Some women in my family tree lived extraordinary lives for their times. They traveled, worked, and had experiences that weren’t the norm for women of their day. Alice Deisher Schell is not one of those women. She had a nice middle class upbringing, and sustained that through her marriage.
She is the kind of person who normally wouldn’t be remembered when talking about your family history. Unlike some other women in my family tree, there are no “can you believe Alice did…” stories; no mysteries; and no secrets that were revealed when I was researching her life. Which is precisely why I wanted to write about her. She may not have done extraordinary things, but she is still someone I descend from. I wanted to learn what I could about her and bring her out of the shadows so she is not forgotten. Continue reading
Below is the obituary for Anna Eliza Blessing Winney. It’s from the book that Michael Winney wrote in 2007, Ancestry of The Winney Siblings: Arthur Jr., Margaret, Patricia, Kathleen, Leonard & Michael.
Fennimore Times, May 19, 1909
Obituary – Mrs. Anna Eliza Winney
“The death of Mrs. Winney came as a surprise to many as the general condition of her health gave no warning of the near approach of the end. She died of heart failure on the evening of April 30th, 1909.
Below is the obituary for Elizabeth Jane Blessing Basford mentioned in Part 5. It’s from the book that Michael Winney wrote in 2007, Ancestry of The Winney Siblings: Arthur Jr., Margaret, Patricia, Kathleen, Leonard & Michael.
“Mrs. Elizabeth J. Basford, wife of Hon. Luther Basford, of this city, died Wednesday morning, Dec. 3, of heart failure, aged 67 years, 11 months and 6 days. Continue reading
How I’m related
Dorothy Hazel “Hazel” Jolly is the youngest sister of my dad’s mom, Myrtle Mae Jolly Hemenway. Their parents were William Coleman “Coley” Jolly and Martha Jane “Mattie” Brantley.
Hazel Jolly Sharp, May 2002
Hazel, born on March 14, 1914 in Eldorado, TX, was the youngest child. Her siblings were: William Melvin “Brother”; Allie Bell “Sister”; Erma; Coleman Clinton “Clint”; Clara Sue; Bill Arp “Arp”; Thelma Alta; Tony Drew “Jack”; Grady G.; Myrtle Mae; and Mattie Eloise “Lois”.
Like her sisters, she didn’t let the norms of the day or restrictions placed on women limit her. She traveled around the US and Canada. One of her achievements that she commented on often was visiting all 50 states.
Always moving forward
In one of the letters that Hazel wrote to me she said “I don’t think anyone can ever learn too much. When I was younger I was always taking some sort of a course.” Continue reading
A Quiet Strength
Many of the women in my family history that I’ve written about had outwardly visible strength. They voiced their opinions, they raised families in harsh and sparse conditions while settling the west, and they forged ahead when widowhood left them destitute.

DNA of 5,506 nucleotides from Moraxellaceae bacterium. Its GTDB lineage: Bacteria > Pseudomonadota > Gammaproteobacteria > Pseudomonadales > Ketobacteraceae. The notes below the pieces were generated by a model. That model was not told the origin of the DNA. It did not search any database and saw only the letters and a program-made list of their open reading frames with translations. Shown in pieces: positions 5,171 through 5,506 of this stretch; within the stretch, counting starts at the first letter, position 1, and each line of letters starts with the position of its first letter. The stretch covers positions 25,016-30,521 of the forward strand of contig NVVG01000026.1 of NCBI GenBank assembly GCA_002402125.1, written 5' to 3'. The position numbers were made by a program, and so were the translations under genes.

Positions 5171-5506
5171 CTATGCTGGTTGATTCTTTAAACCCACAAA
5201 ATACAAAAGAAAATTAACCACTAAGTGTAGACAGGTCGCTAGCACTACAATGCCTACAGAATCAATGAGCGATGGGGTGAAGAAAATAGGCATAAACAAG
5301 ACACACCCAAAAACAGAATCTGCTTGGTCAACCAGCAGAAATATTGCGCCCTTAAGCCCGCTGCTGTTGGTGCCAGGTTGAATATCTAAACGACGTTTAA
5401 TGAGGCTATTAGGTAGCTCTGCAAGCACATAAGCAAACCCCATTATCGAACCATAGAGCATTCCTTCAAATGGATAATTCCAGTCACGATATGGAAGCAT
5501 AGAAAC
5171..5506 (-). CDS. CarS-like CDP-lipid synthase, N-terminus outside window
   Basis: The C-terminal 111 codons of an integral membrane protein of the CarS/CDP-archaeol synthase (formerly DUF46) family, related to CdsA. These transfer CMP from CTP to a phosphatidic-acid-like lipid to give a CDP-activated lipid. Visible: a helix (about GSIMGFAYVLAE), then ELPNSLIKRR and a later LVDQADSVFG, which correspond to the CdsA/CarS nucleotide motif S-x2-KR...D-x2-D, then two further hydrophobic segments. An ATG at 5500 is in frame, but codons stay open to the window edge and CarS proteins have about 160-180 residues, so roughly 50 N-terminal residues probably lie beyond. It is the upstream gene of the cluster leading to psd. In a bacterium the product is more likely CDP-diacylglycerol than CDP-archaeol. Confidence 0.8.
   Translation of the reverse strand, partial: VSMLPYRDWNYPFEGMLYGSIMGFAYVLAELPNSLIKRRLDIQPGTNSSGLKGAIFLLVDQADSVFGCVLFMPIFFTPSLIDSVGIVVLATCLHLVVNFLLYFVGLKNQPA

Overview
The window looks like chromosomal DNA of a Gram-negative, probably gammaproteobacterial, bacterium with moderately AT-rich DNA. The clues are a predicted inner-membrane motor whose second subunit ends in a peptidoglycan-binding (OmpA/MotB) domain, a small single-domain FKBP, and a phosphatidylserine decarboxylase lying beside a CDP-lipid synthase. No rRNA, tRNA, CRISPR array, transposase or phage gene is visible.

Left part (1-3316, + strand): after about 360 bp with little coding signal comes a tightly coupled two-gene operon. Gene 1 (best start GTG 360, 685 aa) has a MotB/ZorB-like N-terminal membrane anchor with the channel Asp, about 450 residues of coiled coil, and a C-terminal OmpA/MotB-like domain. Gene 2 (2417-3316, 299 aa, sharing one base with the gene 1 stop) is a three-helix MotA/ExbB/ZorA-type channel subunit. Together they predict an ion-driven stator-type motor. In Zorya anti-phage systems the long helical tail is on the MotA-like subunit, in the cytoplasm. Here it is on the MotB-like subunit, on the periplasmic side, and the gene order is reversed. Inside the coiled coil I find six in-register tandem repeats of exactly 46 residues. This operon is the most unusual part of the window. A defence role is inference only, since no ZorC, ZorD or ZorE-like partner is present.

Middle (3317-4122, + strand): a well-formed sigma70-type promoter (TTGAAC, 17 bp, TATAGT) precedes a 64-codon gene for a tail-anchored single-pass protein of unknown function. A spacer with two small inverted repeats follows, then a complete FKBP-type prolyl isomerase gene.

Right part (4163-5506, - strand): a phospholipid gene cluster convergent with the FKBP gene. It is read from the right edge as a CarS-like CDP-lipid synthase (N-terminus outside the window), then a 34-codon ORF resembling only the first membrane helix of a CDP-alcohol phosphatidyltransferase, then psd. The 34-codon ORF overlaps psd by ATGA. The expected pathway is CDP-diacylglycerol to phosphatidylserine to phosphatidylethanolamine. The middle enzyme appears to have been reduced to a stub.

Getting to know my great grandmother, Mabel Wallberg Winney, through her own words in diaries and letters, as well as letters her sister, Louise Wallberg Truxaw, wrote, I came to know that Mabel’s strength, while less visible, was no less intense.
Mabel Eleanor Wallberg was born on July 24, 1899 in Wenatchee, Douglas County, Washington to Edmund Ulrich and Elinore “Ella” Elizabeth (nee Owens) Wallberg.
Her older siblings were Ivor Owens and Castilla Louise (who went by Louise). She also had a younger sister, Edna Bernice.
In February 1912, when Mabel was 12 years old, her mother passed away in Seattle, WA. Mabel’s dad, brother and youngest sister moved back to San Juan Island, WA where they had a ranch.
In late 1911, Mabel’s older sister, Louise moved to Los Angeles to work in a hospital there. Around 1918, Mable moved down to live with her, where she worked at the front desk for Dr. Truxaw, Louise’s husband. Continue reading
My grandma on my mom’s side, Patricia Winney Berger Fangmeyer, passed away on April 13, 2004. Some of what she left behind were original family letters written in the mid-1800s to the mid-1900s. I scanned the originals and filed them away on my hard drive. Continue reading
You can see the first post of this series here: Eleanor Jane McGlothlen Kirkpatrick Newhouse “Grandma Newhouse” was kind of a badass
To see all of her stories click this tag: Eleanor McGlothlen Kirkpatrick
Eleanor’s parents were Charles McGlothlen and Jane M. Davis. Eleanor seems to have come by her adventurous spirit naturally. Even before she was born, the family was seeking new frontiers. Continue reading
I can’t write all of the amazing things that happened to Grandma Newhouse in her 75 years in one post, so I’ll break it into multiple posts. To see all of the stories click this tag: Eleanor McGlothlen Kirkpatrick
Grandma Newhouse with Mabel Wallberg abt 1903
I’m incredibly fortunate that my family loved to write their stories and interview their parents and grandparents to find out more about their lives and their families. I have a lot of stories thanks to Eleanor’s diary excerpts and The Grandma Newhouse Story. Continue reading
All of the information for this story comes from one of these sources:
- “The Family History of the Jolly Family” by Clara Jolly Henderson
- Census records
- Texas State Archives
How I’m related
Maud is my great-great aunt on my mom’s mom’s side. Maud is the youngest sister of Leonard James Winney.